Following up from my last post, I rolled out of bed this morning at the crack of dawn and pushed myself out the door with my camera to snap pictures of cute baby goats just born at Rawson Brook Farm in Monterey, Massachusetts. The farm milks 26 goats twice a day (5am and 5pm). While the mothers are being milked, the kids are playing in their pen and are jumping and climbing all over each other. The kids are so curious and sometimes escape from their pens. The new comers are in the process of being named by the crew and family at Rawson Brook. The names are all derivative of their mothers. Susan (the owner of the farm) came up with themes or ‘lines’ of names a while back and has been keeping to it since and even developing more when they run out of names.
I'm munching a Trader Joe's cheddar CheeseStick and reading Eric Asimov's article on The Pour (NYT) about tasting 18 Bordeauxs from the magic year of 1982; made so by the perfect storm of Robert Parker's enthusiasm for the vintage, a new parched public eager to learn about wine, and changes in Bordeaux economics that would sweep away sleepy local wine production in France...or so I have recently read!
The wines are 30 years old, and according to those who know, a club you can tell I am not a member of, they are now "in their prime." They have been stashed in a collector's wine cellar, enriching their "opulence" and gaining in value and fame.
In the last two and a half weeks there have been some major deliveries at Pennyroyal, and only some of them were stainless steel.
Since February 24th there have been 174 kids born and 21 lambs, of which 9 doe kids and all 11 ewe lambs were retained for the Pennyroyal herd (we are still increasing the size of the sheep flock, but only need enough doe kids to replace the geriatric goats). The remaining kids and the ram lambs have all been sold as meat animals, for browsing programs, to 4H youth for fair projects, for people wanting dairy animals, or as pets. There are still another 20 goats left to kid between now and the 24th of April, but the chaos of 10 or 12 due in a single day is behind us.
Visited the Old San Juan Farmers Market on Saturday. So colorful and full of foods I couldn't identify without asking what they were. Also...my first ever purchase of fresh annatto (achiote) seeds as well as tastes of some fantastic local foods.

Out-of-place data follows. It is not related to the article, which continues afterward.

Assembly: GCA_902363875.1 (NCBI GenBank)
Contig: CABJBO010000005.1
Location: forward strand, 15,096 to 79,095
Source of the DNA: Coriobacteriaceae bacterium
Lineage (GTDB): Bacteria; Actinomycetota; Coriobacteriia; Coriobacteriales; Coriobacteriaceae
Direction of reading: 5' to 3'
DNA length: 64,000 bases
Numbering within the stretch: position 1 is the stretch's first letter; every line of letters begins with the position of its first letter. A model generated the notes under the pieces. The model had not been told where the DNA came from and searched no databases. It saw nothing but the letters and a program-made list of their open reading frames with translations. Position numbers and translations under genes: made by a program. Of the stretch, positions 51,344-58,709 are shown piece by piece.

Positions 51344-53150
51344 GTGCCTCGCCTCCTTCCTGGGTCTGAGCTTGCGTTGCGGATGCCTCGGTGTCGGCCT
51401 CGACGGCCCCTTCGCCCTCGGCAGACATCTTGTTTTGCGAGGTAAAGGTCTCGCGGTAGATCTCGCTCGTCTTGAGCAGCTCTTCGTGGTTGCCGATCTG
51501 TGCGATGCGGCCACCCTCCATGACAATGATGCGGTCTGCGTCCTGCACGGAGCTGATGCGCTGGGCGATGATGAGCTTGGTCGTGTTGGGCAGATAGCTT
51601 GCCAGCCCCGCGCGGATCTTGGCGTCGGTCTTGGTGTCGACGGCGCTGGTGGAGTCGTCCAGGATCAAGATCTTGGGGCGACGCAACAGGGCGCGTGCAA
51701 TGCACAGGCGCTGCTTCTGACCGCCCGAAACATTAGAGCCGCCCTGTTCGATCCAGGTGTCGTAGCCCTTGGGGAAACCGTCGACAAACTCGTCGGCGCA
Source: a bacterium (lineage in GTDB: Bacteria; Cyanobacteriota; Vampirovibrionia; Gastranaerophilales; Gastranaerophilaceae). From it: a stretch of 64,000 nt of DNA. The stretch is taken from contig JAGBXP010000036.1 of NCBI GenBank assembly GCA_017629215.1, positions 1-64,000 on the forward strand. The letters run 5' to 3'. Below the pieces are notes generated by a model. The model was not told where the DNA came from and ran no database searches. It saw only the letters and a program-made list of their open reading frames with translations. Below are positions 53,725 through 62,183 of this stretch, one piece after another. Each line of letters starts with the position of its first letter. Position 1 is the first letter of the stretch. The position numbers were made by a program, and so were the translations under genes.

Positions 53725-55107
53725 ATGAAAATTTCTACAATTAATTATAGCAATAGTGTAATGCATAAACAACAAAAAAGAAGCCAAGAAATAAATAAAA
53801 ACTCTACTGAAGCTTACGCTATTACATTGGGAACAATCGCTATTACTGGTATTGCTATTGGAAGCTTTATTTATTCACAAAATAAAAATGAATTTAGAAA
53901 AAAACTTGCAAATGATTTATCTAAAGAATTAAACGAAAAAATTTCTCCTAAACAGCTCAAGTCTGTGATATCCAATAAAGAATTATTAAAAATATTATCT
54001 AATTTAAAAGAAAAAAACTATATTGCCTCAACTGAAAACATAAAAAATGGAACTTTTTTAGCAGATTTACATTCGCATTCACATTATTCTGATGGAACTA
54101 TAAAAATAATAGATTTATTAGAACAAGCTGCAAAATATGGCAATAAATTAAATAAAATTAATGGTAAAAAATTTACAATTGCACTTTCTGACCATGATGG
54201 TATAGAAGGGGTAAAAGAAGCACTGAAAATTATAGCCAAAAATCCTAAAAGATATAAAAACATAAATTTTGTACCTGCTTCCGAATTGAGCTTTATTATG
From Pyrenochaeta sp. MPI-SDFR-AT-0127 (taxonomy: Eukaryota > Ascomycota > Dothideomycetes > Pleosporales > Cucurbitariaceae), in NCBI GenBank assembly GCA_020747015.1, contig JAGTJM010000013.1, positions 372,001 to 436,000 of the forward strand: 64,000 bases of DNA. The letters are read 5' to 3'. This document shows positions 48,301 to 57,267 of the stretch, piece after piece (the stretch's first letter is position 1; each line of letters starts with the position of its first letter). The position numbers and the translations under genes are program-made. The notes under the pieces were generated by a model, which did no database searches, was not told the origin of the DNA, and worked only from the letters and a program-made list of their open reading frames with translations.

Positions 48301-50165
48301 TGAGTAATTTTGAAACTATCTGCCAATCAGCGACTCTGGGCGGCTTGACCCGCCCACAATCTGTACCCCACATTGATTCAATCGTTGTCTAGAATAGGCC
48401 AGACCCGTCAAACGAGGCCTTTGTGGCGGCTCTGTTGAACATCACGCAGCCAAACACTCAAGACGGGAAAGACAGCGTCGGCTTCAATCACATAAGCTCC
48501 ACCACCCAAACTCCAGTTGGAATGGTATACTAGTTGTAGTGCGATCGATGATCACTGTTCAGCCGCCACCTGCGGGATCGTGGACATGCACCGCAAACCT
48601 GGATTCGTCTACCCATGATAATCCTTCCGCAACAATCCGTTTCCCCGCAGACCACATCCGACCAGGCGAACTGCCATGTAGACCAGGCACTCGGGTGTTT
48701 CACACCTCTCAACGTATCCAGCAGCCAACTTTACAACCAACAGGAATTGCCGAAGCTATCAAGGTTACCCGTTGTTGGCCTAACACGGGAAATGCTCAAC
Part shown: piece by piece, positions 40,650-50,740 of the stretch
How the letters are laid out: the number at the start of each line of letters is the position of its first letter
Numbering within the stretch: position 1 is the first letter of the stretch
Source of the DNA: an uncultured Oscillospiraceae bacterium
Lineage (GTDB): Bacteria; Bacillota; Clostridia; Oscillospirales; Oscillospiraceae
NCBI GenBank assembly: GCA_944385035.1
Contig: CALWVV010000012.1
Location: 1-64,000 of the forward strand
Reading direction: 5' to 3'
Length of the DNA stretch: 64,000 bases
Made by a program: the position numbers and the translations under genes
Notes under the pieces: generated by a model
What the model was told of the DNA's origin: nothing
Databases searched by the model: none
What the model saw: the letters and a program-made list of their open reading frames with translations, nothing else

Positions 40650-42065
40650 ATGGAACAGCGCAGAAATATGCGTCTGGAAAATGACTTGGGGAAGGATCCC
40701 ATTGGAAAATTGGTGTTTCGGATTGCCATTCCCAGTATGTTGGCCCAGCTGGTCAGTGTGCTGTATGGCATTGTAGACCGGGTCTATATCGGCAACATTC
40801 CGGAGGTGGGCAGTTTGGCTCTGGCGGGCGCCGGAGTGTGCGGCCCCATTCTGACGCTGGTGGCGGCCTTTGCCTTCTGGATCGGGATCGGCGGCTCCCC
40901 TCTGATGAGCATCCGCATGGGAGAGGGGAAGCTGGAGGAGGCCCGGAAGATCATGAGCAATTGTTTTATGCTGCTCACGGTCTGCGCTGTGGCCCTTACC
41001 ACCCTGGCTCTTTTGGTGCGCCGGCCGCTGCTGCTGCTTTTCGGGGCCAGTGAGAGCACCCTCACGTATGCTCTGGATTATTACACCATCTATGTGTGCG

Although the market is still young and as yet quite small, there was such a great atmosphere and feeling of camaraderie. I can't wait to go back!
Before leaving for my recent trip to Vietnam and Hong Kong, I was able to squeeze in one last business lunch. With who? Will Fertman, of course. Why? Because we’re going to try posting Miss Cheesemonger articles to the Culture blog on a regular basis. Are you excited? I sure am!
I told him about my upcoming Asia trip, and so, as we parted ways, the last words I heard floating back to me on the wind were, “If you do find cheese in Vietnam and Hong Kong, that would be amazing.”
Manhattan local news site DNAinfo spotted this goat dining with a couple at Famous Famiglia's pizza parlor.
Correspondent Leslie Albrecht gathered customer's reactions:
“Get out of here. That’s insane,” said Ed Sullivan, 37, a construction worker from Long Island. “It’s not sanitary — well — I guess it depends on the goat."
The goat is apparently a minor Passaic, NJ celebrity named Cocoa, whose companion Cyrus Fakroddin occasionally takes her for a trip to the big city.
As charted in last summer’s Culture article Made in Japan, Japanese interest in all things artisanal cheese is undergoing a meteoric rise.
In addition to Japanese-produced cheeses finding more favor on their home turf, increased interest is resulting in more importation of both European and American farmstead and artisanal cheeses.
Over the course of the last five years, a collaborative effort has been hatching between the Artisan Cheese Exchange, based in Wisconsin and KEN International, a Japanese company owned by cheese expert Mr Hisada, to import and sell American artisan cheese through their 20+ cheese shops. The shops are clean, cheese is carefully selected and well merchandised and their staff is very well trained.